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Marked and widening socioeconomic inequalities in type 2 diabetes prevalence in Scotland
  1. Jack Wang1,2,
  2. Sarah H Wild3
  1. 1The University of Edinburgh College of Medicine and Veterinary Medicine, Edinburgh, UK
  2. 2The University of Edinburgh Medical School, Edinburgh, UK
  3. 3School of Social and Political Science, University of Edinburgh, Edinburgh, UK
  1. Correspondence to Mr Jack Wang, The University of Edinburgh College of Medicine and Veterinary Medicine, Edinburgh, UK; s1609454{at}ed.ac.uk

Abstract

Background This study investigated the association between socioeconomic status and type 2 diabetes (T2D) prevalence in Scotland in 2021 and tested the null hypothesis that inequalities had not changed since they were last described for 2001–2007.

Methods Data from a national population-based diabetes database for 35-to-84-year-olds in Scotland for 2021 and mid-year population estimates for 2019 stratified by sex and fifths of the Scottish Index of Multiple Deprivation were used to calculate age-specific prevalence of T2D. Age-standardised prevalence was estimated using the European Standard Population with relative risks (RRs) compared between the most (Q1) and least (Q5) deprived fifths for each sex, and compared against similar estimates from 2001 to 2007.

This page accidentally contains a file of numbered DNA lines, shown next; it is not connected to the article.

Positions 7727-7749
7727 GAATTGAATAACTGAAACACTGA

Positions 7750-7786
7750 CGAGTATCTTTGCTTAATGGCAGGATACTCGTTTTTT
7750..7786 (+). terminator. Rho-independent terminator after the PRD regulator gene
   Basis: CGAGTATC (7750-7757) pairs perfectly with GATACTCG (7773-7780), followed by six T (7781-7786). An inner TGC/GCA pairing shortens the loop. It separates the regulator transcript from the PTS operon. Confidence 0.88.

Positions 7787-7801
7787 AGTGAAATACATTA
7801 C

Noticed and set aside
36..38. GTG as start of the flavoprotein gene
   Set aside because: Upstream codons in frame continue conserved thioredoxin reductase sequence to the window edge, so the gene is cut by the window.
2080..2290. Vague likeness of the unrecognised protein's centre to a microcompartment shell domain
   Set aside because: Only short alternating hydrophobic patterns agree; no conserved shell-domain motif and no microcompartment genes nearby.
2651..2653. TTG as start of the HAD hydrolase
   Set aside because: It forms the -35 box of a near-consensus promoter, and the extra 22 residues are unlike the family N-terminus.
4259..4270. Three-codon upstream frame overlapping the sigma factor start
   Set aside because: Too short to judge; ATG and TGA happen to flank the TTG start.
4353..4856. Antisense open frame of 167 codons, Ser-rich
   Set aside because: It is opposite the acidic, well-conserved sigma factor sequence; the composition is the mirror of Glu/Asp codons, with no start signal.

Results Complete data were available for 255 764 people (98.9%) with T2D. Age-standardised prevalence was lowest for women in Q5 (3.4%) and highest for men in Q1 (11.6%). RRs have increased from 2.00 (95% CI 1.52 to 2.62) in 2001–2007 to 2.48 (95% CI 2.43 to 2.53) in 2021 for women and from 1.58 (95% CI 1.20 to 2.07) in 2007 to 1.89 (95% CI 1.86 to 1.92) in 2021 for men.

Conclusions Socioeconomic inequalities in T2D prevalence have widened between 2001–2007 and 2021. Further research is required to investigate potential medium-term effects of the COVID-19 pandemic.

  • inequalities
  • diabetes mellitus
  • epidemiology
  • health inequalities

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Footnotes

  • Contributors JW and SHW contributed equally to this paper on behalf of the Scottish Diabetes Research Network epidemiology group.

  • Funding The authors have not declared a specific grant for this research from any funding agency in the public, commercial or not-for-profit sectors.

  • Competing interests None declared.

  • Provenance and peer review Not commissioned; externally peer reviewed.

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